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anth
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# Posted: 25 Apr 2007 13:31
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Artist's impression of the planetary system around the red dwarf Gliese 581. Using the instrument HARPS on the ESO 3.6-m telescope, astronomers have uncovered 3 planets, all of relative low-mass: 5, 8 and 15 Earth masses. The five Earth-mass planet makes a full orbit around the star in 13 days, the other two in 5 and 84 days. Credit: ESO

An Earth-like planet spotted outside our solar system is the first found that could support liquid water and harbor life, scientists announced today.

Liquid water is a key ingredient for life as we know it. The new found planet is located at the "Goldilocks" distance—not too close and not too far from its star to keep water on its surface from freezing or vaporizing away.

And while astronomers are not yet able to look for signs of biology on the planet, the discovery is a milestone in planet detection and the search for extraterrestrial life, one with the potential to profoundly change our outlook on the universe.

”The goal is to find life on a planet like the Earth around a star like the Sun. This is a step in that direction,” said study leader Stephane Udry of the Geneva Observatory in Switzerland. “Each time you go one step forward you are very happy.”

The new planet is about 50 percent bigger than Earth and about five times more massive. The new “super-Earth” is called Gliese 581 C, after its star, Gliese 581, a diminutive red dwarf star located 20.5 light-years away that is about one-third as massive as the Sun.

Smallest to date

Gliese 581 C is the smallest extrasolar planet, or “exoplanet,” discovered to date. It is located about 15 times closer to its star than Earth is to the Sun; one year on the planet is equal to 13 Earth days. Because red dwarfs, also known as M dwarfs, are about 50 times dimmer than the Sun and much cooler, their planets can orbit much closer to them while still remaining within their habitable zones, the spherical region around a star within which a planet’s temperature can sustain liquid water on its surface.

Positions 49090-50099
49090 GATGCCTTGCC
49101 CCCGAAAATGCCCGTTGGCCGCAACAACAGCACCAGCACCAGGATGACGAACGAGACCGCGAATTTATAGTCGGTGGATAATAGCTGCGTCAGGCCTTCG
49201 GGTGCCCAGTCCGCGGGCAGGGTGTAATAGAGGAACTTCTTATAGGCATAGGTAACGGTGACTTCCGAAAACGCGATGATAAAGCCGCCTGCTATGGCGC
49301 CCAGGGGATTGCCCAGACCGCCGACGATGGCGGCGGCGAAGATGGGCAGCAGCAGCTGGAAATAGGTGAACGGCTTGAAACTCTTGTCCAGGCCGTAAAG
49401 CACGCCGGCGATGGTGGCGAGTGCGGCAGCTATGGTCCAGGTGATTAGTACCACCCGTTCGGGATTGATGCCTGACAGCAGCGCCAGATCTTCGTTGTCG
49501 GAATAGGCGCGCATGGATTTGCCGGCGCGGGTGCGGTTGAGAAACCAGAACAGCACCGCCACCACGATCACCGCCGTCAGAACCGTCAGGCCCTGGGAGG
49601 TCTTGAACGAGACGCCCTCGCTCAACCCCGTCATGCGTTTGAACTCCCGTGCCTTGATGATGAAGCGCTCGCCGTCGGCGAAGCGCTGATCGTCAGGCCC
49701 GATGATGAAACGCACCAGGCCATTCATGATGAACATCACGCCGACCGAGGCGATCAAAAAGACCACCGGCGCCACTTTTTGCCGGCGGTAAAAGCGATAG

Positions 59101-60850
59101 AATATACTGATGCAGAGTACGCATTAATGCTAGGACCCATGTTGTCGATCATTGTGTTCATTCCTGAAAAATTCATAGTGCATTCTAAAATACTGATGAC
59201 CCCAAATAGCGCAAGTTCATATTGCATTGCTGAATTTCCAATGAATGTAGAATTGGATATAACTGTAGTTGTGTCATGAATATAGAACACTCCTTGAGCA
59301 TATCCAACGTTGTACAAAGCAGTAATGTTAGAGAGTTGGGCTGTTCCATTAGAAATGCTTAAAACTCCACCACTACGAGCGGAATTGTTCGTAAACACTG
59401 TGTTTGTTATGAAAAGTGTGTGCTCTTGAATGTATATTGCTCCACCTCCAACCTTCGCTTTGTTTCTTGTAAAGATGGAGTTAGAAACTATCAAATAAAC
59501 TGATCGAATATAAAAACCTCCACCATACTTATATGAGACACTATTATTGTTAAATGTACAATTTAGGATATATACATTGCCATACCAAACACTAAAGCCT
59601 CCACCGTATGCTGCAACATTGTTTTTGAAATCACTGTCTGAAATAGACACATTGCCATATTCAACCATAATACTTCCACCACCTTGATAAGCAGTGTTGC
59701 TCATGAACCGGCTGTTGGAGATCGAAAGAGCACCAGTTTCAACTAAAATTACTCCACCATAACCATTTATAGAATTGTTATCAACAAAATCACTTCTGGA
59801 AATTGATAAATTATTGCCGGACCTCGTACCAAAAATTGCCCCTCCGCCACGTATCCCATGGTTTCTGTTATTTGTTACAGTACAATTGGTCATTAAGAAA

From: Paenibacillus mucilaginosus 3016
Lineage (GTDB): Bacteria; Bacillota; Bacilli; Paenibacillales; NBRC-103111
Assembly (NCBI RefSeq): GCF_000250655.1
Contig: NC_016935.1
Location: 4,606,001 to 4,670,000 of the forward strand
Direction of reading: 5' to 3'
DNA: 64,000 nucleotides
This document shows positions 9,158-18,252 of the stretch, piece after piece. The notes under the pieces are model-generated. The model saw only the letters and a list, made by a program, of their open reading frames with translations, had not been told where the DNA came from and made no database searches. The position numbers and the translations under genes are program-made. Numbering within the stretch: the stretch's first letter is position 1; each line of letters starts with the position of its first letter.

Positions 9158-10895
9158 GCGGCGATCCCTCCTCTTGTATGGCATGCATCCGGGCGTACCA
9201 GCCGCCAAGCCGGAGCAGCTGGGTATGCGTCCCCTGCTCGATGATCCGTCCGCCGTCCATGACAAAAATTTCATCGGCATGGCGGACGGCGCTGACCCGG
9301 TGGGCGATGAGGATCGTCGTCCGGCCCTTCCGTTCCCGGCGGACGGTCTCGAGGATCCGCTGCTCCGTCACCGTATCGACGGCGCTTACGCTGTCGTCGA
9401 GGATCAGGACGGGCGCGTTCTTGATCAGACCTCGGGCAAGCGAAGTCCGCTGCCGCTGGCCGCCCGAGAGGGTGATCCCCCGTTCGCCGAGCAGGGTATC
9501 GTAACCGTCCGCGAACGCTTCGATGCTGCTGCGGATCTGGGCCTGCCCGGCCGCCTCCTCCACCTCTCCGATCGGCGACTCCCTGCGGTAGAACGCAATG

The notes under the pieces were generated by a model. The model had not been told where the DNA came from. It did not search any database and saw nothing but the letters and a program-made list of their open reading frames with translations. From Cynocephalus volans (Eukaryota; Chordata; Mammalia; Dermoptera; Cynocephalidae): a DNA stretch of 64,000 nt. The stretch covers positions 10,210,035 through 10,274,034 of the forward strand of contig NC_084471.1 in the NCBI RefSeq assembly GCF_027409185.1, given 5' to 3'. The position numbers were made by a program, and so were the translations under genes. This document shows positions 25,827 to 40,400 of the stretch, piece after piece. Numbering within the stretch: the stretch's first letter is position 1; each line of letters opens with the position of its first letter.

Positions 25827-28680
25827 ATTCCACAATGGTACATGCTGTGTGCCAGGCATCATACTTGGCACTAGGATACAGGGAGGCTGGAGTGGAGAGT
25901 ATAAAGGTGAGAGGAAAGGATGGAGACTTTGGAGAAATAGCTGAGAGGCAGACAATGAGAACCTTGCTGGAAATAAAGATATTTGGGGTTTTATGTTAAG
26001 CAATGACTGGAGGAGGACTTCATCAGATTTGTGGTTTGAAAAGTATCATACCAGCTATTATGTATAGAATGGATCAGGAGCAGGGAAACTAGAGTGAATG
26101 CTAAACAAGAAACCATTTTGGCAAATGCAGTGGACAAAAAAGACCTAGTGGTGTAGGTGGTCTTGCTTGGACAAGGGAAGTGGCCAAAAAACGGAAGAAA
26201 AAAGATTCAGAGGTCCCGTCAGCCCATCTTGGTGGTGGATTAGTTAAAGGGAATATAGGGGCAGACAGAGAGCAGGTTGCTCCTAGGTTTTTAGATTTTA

Because it lies within its star’s habitable zone and is relatively close to Earth, Gliese 581 C could be a very important target for future space missions dedicated to the search for extraterrestrial life, said study team member Xavier Delfosse of Grenoble University in France.

“On the treasure map of the universe, one would be tempted to mark this planet with an X,” Delfosse said.

Two other planets are known to inhabit the red dwarf system. One is a 15 Earth-mass “hot-Jupiter” gas planet discovered by the same team two years ago, which orbits even closer to its star than does Gliese 581 C. Another is an 8 Earth-mass planet discovered at the same time as Gliese 581 C, but which lies outside its star’s habitable zone.

Possible waterworld

Computer models predict Gliese 581 C is either a rocky planet like Earth or a waterworld covered entirely by oceans.

“We have estimated that the mean temperature of this super-Earth lies between 0 and 40 degrees Celsius [32 to 104 degrees Fahrenheit], and water would thus be liquid,” Udry said.

The scientists discovered the new world using the HARP instrument on the European Southern Observatory 3.6 meter telescope in La Sille, Chile. They employed the so-called radial velocity, or “wobble,” technique, in which the size and mass of a planet are determined based on small perturbations it induces in its parent star’s orbit via gravity.

Udry said there was a fair amount of time between the calculation of Gliese 581 C’s size and the realization it was within its star’s habitable zone. “That came at the end,” Udry said.

When it did hit him, Udry knew he would be spending time fielding phone calls from the media. “You right away think about the journalists who will like it very much,” he told SPACE.com.


The star Gliese 581, located 20.5 light years away in the constellation Libra. Credit: Digital Sky Survey

Anth says, want to know how far away 20.5 light years actualy is? Well light travels at 186,000 miles a second. work out how many seconds are in a year, and multiply that by 20.5. Travelling at the speed of light, it would take that long to get to this new Earth!

The Space Shuttle, travels in orbit at 7.8 km/s. At that speed, it would take 160,000 years to reach Proxima Centauri, the closest star to us. Which is 4.22 light years away. So, i reckon if you we're to travel to Gliese 581 on the space shuttle, you had better pack enough DVD's, magazines, sweets, Nintendo DS games, etc for a 780,000 year journey! :P

Still, there is much we can learn about this world over the coming months even one so far away as Gliese 581. It is one of the most amazing discoveries of all time. We stand on the threshold of many more such finds too as technology advances.

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